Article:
We know that when God created the earth that following each creating day He paused and “saw that it was good.” Like an artist (or photographer) standing before his or her work, God looked upon what He had made and took delight in it. In the Psalmist’s words here he seems to be hoping that this delight will be ongoing, that God would always be able to take delight in what He had made. Did he have reason for concern?
I don’t know if he did then or not but as we observe God’s Creation now there does, in fact, seem to be reason for concern. We have polluted the skies and water that once was clean. We have destroyed mountains and made new ones piled high with waste. We have hunted some of God’s creatures into extinction or destroyed their habitat to the point that they can no longer survive. We have poisoned the land and cut down the majority of the earth’s forests. If present day scientists are correct we have even altered the environment to the point where the climate is being changed in a detrimental fashion.
Is God still able to rejoice in His works? My guess is that He still does find much to delight in (just as we do) but I also cannot help but feel that He must experience some degree of sadness at the current state of the world. That which He created “good” has been marred. Out of love for God we should all seek to do everything we can to preserve and restore God’s Creation. It should be our concern, as it was the Psalmist’s, that “the glory of the Lord endure forever” and that He “rejoice in His works” always.
(The image above was taken at Peyto Lake in Banff National Park, Alberta, Canada.)
I was in Minnesota earlier this month. I was there for a NANPA Road Show as well as visiting friends and family (my wife and I grew up in Minnesota).
I have often found it a real joy to get up before sunrise anywhere in the country and go out to a natural area. But in Minnesota that can mean going to a location that borders a lake or pond, and there are lots of lakes in the “land of 10,000 lakes”! This is usually a quiet time. Even in busy areas, there are few people out, the wind is generally calm, and it is a peaceful place beside the lake.
I don’t know about you, but my life often needs a peaceful time. “Deadlines and commitments …”, as the Bob Seger song says, can really mess with your head. And our world is so full of things clamoring for your attention, from the newspaper that arrives at your door (or the news website that arrives on your web browser) to the phone calls to the work that must be done in what seems like not enough time to the advertisements and commercials that scream at you that you are not enough without this or that new product to the politicians who want us to believe all sorts of things.
When you sit beside a lake filled with lily pads just after sunrise as here at Jensen Lake in Eagan, Minnesota, it can be easy to forget the challenges of the world. There are no ads, no phone calls (turn off that cell!), no deadlines, just you in God’s world.
“Be still and know that I am God” (Psalm 46:10) really comes to mind at this time. I also like the interpretation of this line that comes from The Message: “Step out of the traffic! Take a long, loving look at me, your High God, above politics, above everything.” It is a reminder to me that things can be okay if I am still and trust that God is God and I can let go.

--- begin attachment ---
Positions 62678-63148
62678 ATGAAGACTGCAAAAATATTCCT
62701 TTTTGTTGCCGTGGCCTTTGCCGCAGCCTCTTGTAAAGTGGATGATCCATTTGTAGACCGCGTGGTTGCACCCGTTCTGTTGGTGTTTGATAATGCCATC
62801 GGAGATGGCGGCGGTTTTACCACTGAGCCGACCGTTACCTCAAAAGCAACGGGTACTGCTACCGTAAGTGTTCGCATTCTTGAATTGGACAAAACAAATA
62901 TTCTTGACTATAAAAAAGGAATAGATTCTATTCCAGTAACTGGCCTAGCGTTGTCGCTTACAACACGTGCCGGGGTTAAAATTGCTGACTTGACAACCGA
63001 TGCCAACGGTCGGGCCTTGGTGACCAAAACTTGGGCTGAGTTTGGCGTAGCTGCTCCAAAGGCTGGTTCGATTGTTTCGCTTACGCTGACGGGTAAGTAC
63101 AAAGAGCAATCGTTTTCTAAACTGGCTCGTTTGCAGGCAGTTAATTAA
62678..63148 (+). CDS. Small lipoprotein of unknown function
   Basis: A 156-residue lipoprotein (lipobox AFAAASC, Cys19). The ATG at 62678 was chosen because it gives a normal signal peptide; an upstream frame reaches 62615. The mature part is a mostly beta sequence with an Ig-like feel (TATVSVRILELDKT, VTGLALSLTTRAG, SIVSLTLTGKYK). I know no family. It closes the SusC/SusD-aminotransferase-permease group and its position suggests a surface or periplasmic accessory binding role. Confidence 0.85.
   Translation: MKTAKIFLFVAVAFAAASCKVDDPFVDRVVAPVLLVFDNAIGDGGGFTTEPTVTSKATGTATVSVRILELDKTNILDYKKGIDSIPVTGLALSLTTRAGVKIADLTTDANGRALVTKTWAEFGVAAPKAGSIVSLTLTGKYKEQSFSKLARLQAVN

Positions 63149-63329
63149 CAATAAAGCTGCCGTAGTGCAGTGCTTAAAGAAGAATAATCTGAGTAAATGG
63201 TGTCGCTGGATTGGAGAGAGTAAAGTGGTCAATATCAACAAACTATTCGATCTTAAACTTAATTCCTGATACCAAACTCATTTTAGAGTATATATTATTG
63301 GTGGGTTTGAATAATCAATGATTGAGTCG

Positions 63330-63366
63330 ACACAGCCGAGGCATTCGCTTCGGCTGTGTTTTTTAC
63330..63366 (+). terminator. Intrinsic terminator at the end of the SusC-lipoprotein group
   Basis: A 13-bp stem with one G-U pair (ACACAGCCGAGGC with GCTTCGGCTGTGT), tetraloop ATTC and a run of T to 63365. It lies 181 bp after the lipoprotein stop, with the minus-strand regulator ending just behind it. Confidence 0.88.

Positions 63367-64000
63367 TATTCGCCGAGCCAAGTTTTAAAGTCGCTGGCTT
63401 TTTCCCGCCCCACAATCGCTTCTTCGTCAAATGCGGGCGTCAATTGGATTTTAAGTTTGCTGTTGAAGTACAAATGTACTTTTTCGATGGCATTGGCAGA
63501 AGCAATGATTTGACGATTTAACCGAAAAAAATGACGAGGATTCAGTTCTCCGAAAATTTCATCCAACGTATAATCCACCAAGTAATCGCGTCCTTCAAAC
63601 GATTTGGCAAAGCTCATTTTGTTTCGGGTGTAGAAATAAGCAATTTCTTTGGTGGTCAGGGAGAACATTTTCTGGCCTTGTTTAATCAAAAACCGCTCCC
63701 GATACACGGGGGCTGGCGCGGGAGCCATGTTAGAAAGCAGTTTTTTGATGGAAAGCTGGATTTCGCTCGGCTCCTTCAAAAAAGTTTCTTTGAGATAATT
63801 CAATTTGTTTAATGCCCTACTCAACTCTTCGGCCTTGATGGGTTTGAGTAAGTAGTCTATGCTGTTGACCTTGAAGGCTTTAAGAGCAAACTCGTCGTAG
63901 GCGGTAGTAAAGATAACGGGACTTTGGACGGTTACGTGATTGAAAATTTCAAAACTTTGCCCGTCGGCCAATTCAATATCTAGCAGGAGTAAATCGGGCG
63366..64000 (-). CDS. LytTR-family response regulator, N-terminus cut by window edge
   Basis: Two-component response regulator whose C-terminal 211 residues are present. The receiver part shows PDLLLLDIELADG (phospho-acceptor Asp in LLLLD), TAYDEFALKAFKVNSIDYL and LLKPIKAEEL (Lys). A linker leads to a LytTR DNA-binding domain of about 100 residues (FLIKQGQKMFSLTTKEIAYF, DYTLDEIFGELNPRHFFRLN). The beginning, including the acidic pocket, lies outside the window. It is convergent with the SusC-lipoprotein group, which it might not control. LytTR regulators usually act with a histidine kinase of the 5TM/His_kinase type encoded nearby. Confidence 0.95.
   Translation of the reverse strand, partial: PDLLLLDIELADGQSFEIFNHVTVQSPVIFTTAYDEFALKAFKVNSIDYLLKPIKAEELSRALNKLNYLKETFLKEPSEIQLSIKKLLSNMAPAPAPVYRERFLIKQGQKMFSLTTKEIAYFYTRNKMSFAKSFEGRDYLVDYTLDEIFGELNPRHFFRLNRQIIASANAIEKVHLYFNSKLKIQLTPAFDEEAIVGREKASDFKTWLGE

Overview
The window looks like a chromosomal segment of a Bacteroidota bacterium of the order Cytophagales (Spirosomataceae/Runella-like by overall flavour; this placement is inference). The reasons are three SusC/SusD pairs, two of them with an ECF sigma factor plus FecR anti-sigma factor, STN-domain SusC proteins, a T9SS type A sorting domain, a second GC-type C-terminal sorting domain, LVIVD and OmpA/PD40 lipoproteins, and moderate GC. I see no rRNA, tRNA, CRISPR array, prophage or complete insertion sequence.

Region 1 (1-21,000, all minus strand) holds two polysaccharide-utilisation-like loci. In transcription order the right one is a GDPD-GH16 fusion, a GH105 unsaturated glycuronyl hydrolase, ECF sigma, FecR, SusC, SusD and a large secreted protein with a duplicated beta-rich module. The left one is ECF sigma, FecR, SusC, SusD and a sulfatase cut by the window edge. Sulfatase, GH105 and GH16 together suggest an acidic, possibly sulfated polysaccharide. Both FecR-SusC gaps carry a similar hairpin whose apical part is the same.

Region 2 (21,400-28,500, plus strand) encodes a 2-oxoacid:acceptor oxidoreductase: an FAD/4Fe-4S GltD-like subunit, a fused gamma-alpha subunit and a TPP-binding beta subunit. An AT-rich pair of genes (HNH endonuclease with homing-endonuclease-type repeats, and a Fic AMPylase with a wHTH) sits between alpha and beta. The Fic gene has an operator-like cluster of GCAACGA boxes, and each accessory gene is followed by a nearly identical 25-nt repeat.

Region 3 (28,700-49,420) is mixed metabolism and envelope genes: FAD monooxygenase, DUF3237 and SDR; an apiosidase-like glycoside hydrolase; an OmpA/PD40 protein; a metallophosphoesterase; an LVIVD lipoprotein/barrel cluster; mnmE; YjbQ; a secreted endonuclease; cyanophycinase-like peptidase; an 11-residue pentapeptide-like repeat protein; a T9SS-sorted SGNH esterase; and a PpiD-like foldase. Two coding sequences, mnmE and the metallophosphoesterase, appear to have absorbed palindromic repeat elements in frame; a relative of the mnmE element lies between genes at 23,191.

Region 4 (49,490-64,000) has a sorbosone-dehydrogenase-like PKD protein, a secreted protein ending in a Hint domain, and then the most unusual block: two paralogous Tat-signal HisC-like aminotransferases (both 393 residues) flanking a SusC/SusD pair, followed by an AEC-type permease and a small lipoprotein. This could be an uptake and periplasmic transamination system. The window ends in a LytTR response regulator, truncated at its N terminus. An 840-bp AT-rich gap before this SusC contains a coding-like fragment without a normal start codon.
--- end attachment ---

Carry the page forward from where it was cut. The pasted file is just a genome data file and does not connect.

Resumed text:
Today my thoughts are still on that wonderful nature psalm, Psalm 104. In verse 24 the Psalmist says, “How many are your works, O Lord! In wisdom you made them all; the earth is full of your creatures.” The Psalmist realized that there was an amazing diversity of life on this planet but could not have begun to imagine just how diverse and numerous that life actually is. Scientists have identified between 1.5 and 1.8 million different species. They believe, however, that there are many more that have yet to be identified. Some estimate there may be as many as 50 million different species in existence! Hearing numbers like that we cannot help but echo the Psalmist cry, “How many are your works, O Lord!”
The Psalmist declared that God made all of these creatures “in wisdom.” He believed that all of God’s Creation was made for a reason and served a useful purpose. Interestingly enough, the Psalmist realized that it was not just the land that was full of life, so was “the sea, vast and spacious, teeming with creatures beyond number—living things both large and small.” Scientists today would concur with the Psalmist concerning the oceans being filled “with creatures beyond number.” We have only begun to scratch beneath the surface in discovering all that lies under the waters.
In verse 26 the Psalmist mentions one particular sea creature, “leviathan.” This creature is mentioned several times in the Scriptures, usually with negative connotations. Here, however, it is simply identified as one of God’s many creations and that God formed it to “frolic” in the seas. Some speculate that leviathan was actually a whale.
In the next verse the Psalmist notes how all of the creatures God made look to Him “to give them their food at the proper time.” The God who made all the earth’s many creatures also provides for them. I think this indicates that not only did God make them “in wisdom,” He also made them in love and cares for every species He made. It would seem only appropriate that we care for each species as well.
(A number of years ago I had a chance to spend a week on a small boat photographing the Inside Passage of Alaska. This gave me an opportunity to photograph the humpback whale shown above ”frolicing” in the icy waters.)